The Institute of Classical Osteopathy of which both Philip and Emlyn belong to has a quote form its web site from Professor Irvin Korr, to the British osteopathic community in 1996 at the Commonwealth Institute London:
“I remind you further of another principle. You do not treat symptoms, you do not treat pain, you do not treat diseases, you do not treat parts of the body, you do not treat the musculo-skeletal system; you treat persons, you treat human beings. It is they who get well or not depending on the competence of their built-in health care system. I would like to hear you saying this more and more, that you are treating more than a musculo-skeletal system.”
The overriding principle of classical osteopathy is therefore not bony adjustment, but body adjustment. This historically relevant philosophy is what makes classical osteopathy distinct. And it is this philosophy which is the centre of Classical Osteopathic Medicine and what “we do” at The Osteopathic House.
Classical osteopathy is a system of healing which was formulated over a hundred years ago by AT Still and then further interpreted by JM Littlejohn. It encompasses the Hippocratic concept of Vis Medicatrix Naturae, ‘the healing power of nature’, where the body is seen not as a machine, but as a vital living organism with a normal tendency towards self-healing, elimination and health. The development of disease depends on any factors which lowers the vital force or the vitalising processes of the patient and compromises the organism’s ability to recover. It follows therefore that the osteopathic lesion is not a bony lesion, but a physiological one and that any disease or disturbance must be addressed through physiological processes.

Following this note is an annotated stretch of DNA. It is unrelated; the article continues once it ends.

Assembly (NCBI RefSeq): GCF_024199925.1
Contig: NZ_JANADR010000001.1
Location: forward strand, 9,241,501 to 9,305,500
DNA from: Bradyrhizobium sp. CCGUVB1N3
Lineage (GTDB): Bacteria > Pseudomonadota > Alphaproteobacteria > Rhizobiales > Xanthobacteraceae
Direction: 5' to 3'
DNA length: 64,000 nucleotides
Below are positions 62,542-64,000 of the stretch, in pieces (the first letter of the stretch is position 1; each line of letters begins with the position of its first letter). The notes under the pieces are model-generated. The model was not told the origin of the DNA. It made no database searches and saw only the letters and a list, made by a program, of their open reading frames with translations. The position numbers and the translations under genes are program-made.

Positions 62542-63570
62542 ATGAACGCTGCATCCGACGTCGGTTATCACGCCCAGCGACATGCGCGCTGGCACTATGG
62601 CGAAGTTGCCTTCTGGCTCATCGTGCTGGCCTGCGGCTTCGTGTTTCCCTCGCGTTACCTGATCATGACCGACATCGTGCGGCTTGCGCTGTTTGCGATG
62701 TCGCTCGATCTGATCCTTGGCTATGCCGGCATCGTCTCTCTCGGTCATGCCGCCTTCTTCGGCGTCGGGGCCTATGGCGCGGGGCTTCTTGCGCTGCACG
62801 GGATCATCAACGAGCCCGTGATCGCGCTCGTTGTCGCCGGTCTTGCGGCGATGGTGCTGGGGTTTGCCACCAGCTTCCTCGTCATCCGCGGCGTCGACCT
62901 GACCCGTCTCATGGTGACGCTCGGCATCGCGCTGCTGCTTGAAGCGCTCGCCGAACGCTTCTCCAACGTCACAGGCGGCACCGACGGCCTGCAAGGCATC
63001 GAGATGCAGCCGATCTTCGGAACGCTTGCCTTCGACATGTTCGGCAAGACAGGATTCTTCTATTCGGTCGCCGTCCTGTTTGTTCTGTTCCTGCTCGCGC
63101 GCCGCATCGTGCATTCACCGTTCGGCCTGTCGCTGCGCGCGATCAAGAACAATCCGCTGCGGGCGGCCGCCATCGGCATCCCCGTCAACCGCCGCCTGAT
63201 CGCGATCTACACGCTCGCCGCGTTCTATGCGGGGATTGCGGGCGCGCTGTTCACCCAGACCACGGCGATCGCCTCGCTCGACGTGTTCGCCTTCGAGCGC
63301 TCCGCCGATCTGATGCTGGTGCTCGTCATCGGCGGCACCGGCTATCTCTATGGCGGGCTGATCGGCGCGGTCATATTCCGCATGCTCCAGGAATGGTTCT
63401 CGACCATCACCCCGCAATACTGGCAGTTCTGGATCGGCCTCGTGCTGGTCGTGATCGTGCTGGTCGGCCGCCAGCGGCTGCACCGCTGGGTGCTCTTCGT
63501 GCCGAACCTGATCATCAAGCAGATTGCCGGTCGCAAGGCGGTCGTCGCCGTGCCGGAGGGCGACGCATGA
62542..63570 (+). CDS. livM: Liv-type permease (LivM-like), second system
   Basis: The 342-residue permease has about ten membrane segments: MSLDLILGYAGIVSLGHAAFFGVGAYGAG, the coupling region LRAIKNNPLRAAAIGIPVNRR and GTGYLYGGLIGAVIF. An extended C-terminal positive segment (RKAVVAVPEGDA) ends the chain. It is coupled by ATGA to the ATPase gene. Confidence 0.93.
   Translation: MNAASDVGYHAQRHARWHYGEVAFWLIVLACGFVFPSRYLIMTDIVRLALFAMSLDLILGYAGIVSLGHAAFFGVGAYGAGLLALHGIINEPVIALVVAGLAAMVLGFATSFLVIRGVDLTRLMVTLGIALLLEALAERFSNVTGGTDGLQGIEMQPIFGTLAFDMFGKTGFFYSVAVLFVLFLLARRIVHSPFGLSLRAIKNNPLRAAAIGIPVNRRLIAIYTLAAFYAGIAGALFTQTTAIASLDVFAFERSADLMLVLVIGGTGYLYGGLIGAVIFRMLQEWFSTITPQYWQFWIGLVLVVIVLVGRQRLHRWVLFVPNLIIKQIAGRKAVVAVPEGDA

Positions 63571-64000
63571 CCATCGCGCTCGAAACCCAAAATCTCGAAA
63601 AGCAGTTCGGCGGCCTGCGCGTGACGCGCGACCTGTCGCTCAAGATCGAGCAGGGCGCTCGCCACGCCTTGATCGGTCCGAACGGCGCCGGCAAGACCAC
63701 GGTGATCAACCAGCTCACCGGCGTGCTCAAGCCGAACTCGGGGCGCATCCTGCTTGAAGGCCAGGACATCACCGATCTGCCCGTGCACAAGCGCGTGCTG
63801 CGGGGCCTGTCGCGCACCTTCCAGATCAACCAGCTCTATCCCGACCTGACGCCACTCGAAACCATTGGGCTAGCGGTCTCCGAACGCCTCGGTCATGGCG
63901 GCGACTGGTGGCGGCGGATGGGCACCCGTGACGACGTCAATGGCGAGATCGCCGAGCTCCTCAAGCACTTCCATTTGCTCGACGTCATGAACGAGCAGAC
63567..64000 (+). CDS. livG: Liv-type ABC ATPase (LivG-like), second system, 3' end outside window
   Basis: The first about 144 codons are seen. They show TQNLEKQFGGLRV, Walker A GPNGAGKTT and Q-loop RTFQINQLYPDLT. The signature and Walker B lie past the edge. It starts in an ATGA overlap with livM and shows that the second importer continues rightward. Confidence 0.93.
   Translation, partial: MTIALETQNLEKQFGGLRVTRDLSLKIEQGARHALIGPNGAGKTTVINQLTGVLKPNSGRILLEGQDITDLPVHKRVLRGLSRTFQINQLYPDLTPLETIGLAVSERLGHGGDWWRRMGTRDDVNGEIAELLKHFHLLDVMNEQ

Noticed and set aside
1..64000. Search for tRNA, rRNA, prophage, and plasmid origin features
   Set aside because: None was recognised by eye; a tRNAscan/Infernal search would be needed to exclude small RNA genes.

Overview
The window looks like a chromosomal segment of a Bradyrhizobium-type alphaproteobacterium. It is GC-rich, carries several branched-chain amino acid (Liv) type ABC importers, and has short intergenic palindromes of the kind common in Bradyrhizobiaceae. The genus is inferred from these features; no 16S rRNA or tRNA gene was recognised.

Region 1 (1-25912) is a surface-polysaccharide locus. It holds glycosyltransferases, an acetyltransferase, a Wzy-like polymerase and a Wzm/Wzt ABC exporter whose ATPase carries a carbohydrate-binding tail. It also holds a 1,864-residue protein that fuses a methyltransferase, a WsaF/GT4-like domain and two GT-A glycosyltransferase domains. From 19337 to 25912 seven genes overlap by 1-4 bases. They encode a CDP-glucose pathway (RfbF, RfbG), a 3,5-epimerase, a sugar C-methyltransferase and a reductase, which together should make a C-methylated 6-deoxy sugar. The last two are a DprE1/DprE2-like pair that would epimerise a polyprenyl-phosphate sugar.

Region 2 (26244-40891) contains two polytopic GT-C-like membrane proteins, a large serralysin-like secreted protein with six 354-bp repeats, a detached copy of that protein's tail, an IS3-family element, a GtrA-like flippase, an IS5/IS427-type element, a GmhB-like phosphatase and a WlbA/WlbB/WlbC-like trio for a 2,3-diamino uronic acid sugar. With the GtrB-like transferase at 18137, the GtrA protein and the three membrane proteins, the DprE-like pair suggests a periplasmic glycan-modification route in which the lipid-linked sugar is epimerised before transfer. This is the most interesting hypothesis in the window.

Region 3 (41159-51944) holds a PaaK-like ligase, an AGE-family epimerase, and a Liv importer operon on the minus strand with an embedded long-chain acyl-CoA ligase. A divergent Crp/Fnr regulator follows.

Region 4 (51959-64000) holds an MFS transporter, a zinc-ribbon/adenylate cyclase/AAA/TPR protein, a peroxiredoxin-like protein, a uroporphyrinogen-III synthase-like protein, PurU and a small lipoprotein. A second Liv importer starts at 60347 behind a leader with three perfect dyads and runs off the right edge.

This approach of health promotion is directly in contrast to orthodox medicine, which delivers a more linear/ pathogenic approach to treatment of disease and its symptoms via the use of pharmaceuticals. In osteopathy, health is not merely viewed as an absence of disease, but as a state of complete physical, mental and social wellbeing. The osteopathic therapeutic concern is therefore to adjust the body’s capacity to deal with environmental stressors, whether these be on a mento-emotional, physical or biochemical level.
This process was termed simply as ‘Adjustment’ by JM Littlejohn and implies perfect structural adjustment, including bones, muscles, ligaments, blood vessels etc. , perfect neurological adjustment and adjustment of the individual to their environment by considering factors such as diet, hydration level, sanitation, social interactions, stress levels, sleep pattern and so on.